Friday, January 2, 2015

Why Isn’t Japan In the Toilet? Because Most People Writing About Macroeconomics Can’t See the Forest for the Trees

I’m not going to claim that Japan is in great macroeconomic shape. In per capita terms, the country may not have peaked around 1990, but there certainly was a big kink in growth rates that occurred at that time. And Japan has been struggling with weak aggregate growth every since.

But, this is not the story you’ll here in the legacy media where comparisons of (national) debt to GDP are accepted without question. To these folks, Japan has the highest debt/GDP ratio of any developed country, and is headed for a crash. Here’s a common view:

To illustrate just how woeful Japan’s fiscal conditions are now, one merely has to look at how they were in March 1945. About half a year before Japan’s military-controlled government surrendered, Tokyo was borrowing at a feverish pitch to pay for its losing war effort and the Bank of Japan was furiously printing money to cover the soaring deficit.

The central government’s debt-to-gross domestic product ratio stood at 204% at the end of March 1945.

More than half a century later, this ratio–a key measure of a government’s ability to pay down debt–is already above that milestone. The Ministry of Finance estimates it will reach 227% by the end of March next year.

That’s from The Wall Street Journal, which is supposed to know better.*

Do note, before I go on, that this is the same argument by people who worry that the U.S. is in trouble because our national debt is about 100% of our GDP (both are around $17T, give or take).‡

The thing is, this is mostly nonsense. Innumeracy at a basic level is being demonstrated here. Specifically, you can always compare a stock variable to another stock variable, you can always compare a flow variable to another flow variable, but when you compare stocks to flows you get a rate, and you need to be very careful that your interpretation of that rate isn’t nonsense.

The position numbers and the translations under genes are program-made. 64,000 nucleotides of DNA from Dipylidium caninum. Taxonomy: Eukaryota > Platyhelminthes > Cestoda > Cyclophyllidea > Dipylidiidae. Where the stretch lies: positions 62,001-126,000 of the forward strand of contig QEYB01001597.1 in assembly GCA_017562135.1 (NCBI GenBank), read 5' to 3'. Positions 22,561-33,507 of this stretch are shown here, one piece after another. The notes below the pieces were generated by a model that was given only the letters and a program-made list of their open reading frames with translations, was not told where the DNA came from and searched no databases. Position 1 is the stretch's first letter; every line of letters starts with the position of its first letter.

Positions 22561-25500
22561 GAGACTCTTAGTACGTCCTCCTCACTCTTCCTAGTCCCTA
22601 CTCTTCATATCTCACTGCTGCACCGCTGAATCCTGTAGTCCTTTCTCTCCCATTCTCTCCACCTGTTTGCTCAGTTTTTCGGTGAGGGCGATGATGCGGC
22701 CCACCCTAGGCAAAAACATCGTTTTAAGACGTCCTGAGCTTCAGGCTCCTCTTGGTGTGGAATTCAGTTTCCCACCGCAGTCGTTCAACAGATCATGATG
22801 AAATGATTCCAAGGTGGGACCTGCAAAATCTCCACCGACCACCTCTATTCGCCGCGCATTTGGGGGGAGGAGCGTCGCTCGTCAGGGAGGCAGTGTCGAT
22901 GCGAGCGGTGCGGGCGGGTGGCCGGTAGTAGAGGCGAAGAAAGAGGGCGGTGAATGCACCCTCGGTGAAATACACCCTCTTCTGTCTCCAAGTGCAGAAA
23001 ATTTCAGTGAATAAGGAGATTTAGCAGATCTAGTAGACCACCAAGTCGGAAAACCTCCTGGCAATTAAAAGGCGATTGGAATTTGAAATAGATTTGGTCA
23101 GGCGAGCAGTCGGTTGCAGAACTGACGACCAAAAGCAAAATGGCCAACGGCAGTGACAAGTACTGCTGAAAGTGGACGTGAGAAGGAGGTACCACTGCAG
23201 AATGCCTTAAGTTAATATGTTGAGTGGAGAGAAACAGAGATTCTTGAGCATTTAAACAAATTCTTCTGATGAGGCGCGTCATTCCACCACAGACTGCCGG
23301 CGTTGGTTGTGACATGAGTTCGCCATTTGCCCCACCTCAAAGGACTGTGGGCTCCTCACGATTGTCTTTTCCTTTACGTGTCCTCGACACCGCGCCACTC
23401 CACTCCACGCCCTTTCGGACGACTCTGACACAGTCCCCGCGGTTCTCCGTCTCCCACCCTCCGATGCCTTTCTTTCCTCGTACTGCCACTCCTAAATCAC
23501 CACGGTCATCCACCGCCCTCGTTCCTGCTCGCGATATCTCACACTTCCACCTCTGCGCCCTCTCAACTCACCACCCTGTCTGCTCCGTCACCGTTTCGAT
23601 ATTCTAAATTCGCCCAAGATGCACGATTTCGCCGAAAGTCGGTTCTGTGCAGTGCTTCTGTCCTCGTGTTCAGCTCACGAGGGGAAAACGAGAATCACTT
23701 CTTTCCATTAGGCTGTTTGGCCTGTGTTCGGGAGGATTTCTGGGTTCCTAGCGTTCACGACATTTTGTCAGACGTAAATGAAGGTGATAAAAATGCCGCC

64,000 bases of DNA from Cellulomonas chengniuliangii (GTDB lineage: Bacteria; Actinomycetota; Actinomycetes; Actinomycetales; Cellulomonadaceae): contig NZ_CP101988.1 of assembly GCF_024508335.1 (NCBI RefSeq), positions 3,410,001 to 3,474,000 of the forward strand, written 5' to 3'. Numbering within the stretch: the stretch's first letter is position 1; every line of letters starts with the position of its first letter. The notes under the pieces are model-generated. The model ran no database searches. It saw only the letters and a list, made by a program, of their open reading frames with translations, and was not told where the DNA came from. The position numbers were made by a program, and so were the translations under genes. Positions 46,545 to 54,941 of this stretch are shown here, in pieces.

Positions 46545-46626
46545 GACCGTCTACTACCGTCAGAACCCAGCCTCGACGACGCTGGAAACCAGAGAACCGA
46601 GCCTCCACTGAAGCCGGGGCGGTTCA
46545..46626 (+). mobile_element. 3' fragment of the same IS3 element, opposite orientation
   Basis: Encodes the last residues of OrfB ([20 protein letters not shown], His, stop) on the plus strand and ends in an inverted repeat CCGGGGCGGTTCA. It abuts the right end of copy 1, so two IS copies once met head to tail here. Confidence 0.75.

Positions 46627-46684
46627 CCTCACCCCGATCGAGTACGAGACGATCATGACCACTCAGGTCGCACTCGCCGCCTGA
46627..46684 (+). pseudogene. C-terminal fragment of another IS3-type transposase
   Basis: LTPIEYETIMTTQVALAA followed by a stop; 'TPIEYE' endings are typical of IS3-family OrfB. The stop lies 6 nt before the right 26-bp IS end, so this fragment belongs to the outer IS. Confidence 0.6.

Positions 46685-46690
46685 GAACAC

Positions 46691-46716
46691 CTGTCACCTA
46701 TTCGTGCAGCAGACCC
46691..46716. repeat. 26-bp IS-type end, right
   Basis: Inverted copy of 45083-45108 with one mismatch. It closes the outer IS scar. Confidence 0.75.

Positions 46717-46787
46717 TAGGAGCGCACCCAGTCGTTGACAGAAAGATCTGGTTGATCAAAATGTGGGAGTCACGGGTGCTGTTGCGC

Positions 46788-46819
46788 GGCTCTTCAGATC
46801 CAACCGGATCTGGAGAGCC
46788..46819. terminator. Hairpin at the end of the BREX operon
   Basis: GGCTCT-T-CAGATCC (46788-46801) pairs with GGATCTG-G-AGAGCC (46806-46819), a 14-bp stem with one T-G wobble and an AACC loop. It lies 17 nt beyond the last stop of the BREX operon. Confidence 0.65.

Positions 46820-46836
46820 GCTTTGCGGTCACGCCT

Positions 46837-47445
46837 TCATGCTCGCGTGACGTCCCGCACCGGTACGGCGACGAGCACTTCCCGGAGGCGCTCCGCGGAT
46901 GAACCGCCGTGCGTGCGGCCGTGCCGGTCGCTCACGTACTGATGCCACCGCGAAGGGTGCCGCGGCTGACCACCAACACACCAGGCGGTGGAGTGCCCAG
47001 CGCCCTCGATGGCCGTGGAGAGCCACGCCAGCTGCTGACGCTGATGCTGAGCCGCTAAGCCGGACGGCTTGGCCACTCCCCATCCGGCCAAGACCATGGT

In this case, debt is a stock variable defined in yen. GDP is a flow variable measured in yen per year. Do the math: the correct figure is not 227% but 2.27 years. Reciting that it’s 227% is a scare tactic. Stating that it’s 2.27 years sounds like nonsense because it is. This measure that they’re crowing about means that if Japan devoted all of its national production to paying off national debt, it would take 2.27 years. Except that’s silly because all the residents of Japan would starve.

Appropriate alternative comparisons, which can still show that Japan is in bad shape but which rest on a foundation of numeracy, include comparisons of national debt to national wealth (both stocks) or GDP to interest payments on the national debt (both flows).

The amazing thing is that this article actually includes the former, but, it’s down at the bottom (where no ever reads), and it’s really small (because it doesn’t tell a story that the sky if falling that will sell newspapers):

If there’s one asterisk to put after the shocking comparative figures, it’s that the debt-to-GDP ratios don’t take into account Japan’s huge asset holdings. At the end of March 2012, Japan’s central government had assets totaling some Y600 trillion, roughly half of its total liabilities projected for next March, separate MOF data show. And those assets include Y250 trillion in cash, securities and loans. Critics often say Japan’s fiscal health could quickly improve if the government sells some of those assets …

Folks, they’ve just put an asterisk on the only part of the article that’s actually coherent. Pity.

* Economists know that the reporters for The Wall Street Journal are not particularly conservative/libertarian, and can’t be expected to be an improvement over most other legacy media outlets. It’s the editorial page that sets The Wall Street Journal apart, and which upsets so many progressives.

‡ If you are worried about the national debt, please worry about the present value of unfunded future obligations, which is about 13 times larger. The problem with (announced) debt is how you make the payments to your debtholders. This means that unfunded obligations are the exact same problem, just with a different name.

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